Ask Questions. Don't Interrogate
A naturally flowing conversation requires participation from at least two people. Do take the first step. You will of course be eager to know further about the other if you meet them for the first time. Who is the other person? What kind of a personality does the other have? While collecting clues about the other, don't act like an interrogator. You may ask how they started working, where they work or with whom they work. However, avoid questions that the other will not be willing to answer, such as their religious or political views, or how much turnover they make.
Even when you're talking to a much more experienced person, you might as well have ideas that are useful for them. Therefore, don't keep your own counsel. Sharing opinions is more than fine unless you arrogantly speak out things that they don't need to hear from you or things to curry favor with them. On the other hand, a suggestion to improve something they need, or a new approach can pave the way for a development in their business. As long as you're sincere about them, your suggestions will prove effective.
Introduce Them With New People
You should not treat an influential figure that you've just met as a treasure you hide from others. Quite the contrary, you need to serve as a bridge between people if you want to add value to your own network. Don't keep your newly-made connections only to yourself. Introduce them to your contacts with mutual interests, similar businesses or professions, if you think they may work together sometime in the future.
Let's say that you know most of the participants in a particular meeting. There, you meet a new person who does not know any of them. After a brief chat, you can introduce them to your friends. Make sure, though, you spend enough time with them before introducing to the others as they may think that you're "dismissing" them.
Introducing two people may be a bit challenging for one who has never done it. The more you do it, the easier it'll be for you to introduce people. Introduce your executive to your client, your coworker to other firm's representative, a newcomer to a senior, men to women, and the young to the older, before mingling all the others.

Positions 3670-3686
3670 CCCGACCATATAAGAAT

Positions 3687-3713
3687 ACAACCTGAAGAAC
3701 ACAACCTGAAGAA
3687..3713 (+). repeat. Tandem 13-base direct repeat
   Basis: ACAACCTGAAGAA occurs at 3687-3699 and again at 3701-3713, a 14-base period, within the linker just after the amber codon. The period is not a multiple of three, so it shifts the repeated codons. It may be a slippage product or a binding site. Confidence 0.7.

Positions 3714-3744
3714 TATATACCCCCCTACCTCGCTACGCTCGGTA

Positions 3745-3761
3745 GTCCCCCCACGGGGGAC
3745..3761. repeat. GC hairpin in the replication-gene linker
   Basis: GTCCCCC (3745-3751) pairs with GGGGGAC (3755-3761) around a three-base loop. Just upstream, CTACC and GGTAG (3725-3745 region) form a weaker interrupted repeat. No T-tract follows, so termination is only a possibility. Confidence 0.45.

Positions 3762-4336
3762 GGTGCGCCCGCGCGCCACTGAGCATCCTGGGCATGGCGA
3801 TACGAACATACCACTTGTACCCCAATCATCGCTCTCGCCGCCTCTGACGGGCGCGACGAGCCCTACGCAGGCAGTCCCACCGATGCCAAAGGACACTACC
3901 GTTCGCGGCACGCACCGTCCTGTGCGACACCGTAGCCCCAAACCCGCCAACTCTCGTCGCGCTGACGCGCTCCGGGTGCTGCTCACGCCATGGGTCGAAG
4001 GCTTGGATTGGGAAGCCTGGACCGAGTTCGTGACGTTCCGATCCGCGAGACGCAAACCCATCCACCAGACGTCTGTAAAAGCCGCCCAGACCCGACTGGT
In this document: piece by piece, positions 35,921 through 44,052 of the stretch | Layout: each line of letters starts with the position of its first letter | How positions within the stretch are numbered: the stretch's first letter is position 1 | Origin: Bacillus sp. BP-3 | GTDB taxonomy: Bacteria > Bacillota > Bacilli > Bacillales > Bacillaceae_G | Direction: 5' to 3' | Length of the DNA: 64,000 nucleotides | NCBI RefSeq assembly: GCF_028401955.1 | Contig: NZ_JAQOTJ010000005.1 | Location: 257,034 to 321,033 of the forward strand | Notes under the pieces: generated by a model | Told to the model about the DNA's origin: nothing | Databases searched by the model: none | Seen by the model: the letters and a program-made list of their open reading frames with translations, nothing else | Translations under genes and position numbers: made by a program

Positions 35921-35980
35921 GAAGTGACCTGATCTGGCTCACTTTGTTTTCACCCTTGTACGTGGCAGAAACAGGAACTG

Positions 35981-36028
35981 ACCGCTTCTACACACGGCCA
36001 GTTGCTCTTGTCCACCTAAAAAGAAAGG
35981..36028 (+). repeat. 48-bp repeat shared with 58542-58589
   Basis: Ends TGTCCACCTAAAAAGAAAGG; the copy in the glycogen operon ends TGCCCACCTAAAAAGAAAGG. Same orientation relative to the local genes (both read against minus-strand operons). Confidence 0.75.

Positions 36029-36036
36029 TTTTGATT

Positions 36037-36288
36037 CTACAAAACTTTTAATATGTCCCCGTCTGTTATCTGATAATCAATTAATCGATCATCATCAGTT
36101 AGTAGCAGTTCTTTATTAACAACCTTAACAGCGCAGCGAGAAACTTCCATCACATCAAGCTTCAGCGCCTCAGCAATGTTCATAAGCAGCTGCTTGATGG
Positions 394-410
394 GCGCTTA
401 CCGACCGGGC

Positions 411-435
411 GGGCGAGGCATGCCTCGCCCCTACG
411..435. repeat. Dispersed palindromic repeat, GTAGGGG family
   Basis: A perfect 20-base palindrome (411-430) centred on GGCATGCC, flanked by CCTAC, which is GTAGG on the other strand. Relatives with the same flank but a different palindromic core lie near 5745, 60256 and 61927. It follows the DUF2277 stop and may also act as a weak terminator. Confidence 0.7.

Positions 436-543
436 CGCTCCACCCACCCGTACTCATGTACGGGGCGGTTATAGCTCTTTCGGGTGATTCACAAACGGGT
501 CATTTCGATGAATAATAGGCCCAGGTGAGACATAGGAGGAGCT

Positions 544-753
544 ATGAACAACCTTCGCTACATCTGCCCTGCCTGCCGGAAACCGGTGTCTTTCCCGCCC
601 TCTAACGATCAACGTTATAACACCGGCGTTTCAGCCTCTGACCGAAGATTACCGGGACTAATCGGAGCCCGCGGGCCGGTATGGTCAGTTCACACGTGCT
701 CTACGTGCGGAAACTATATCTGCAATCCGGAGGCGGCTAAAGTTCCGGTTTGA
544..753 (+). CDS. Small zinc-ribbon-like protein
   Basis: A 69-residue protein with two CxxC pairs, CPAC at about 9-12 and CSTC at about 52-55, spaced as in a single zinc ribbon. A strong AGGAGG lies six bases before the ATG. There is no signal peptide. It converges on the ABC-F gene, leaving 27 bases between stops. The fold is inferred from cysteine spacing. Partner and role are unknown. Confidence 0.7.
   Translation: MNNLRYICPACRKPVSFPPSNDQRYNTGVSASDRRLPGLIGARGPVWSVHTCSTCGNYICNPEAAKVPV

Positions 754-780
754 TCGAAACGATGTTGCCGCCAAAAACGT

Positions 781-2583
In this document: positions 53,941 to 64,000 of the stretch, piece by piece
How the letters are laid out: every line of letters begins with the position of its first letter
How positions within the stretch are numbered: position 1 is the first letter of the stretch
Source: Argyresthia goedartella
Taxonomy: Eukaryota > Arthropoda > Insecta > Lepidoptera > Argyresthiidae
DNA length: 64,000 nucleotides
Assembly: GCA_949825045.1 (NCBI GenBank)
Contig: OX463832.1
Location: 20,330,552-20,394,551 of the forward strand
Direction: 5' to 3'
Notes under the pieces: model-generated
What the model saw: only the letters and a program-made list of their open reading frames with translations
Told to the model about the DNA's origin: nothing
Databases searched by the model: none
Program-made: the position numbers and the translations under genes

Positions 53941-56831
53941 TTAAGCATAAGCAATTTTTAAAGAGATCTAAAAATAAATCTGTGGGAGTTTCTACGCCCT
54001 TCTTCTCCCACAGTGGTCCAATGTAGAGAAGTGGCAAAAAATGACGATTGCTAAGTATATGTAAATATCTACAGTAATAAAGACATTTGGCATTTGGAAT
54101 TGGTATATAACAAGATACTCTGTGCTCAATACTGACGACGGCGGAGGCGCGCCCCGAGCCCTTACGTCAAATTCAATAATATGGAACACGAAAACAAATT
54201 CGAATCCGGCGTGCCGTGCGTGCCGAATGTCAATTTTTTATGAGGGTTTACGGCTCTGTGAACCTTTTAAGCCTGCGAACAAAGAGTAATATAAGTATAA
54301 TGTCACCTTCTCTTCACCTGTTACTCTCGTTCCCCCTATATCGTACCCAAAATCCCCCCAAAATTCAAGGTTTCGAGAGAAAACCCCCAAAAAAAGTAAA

Be positive while you're talking to people you've just met. This will add to the "warmth" of your connection. Instead of emphasizing how far their company is from the city center, focus on how attractive that area is becoming for many other firms. Both of them may be true. Just pick the positive approach. Never ever mock people for their values, appearance and behaviors.
While talking with people, be there. Don't look preoccupied with something else. You can of course listen to the other while eating and checking your e-mails. However, this will come as rudeness rather than a skill. Give your attention to one single point, i.e., to your counterpart!
We cannot keep all our promises, but you should try your best. Did you tell someone that you'd send an article? Do send it before a week passes. There is no point in doing that after a year, right? They will find that article in one or two days if they really need it, anyway. Unless you can keep your promises, find a good excuse. However, you don't need to come up with excuses if the other is being pushy. Sometimes, a simple "no" is definitely less disappointing.
Don't Trap People
The person you're talking to may turn out to have quite an interesting personality. Your conversation with them may be very insightful. But don't trap them in the conversation acting as if you would never have such a chance again. After all, they may be here for Networking as well. Once they start looking restless and attempt to include one other person in your conversation, thank them for their time, give your business card and leave.
Ertugrul Belen & Optimist Publishing House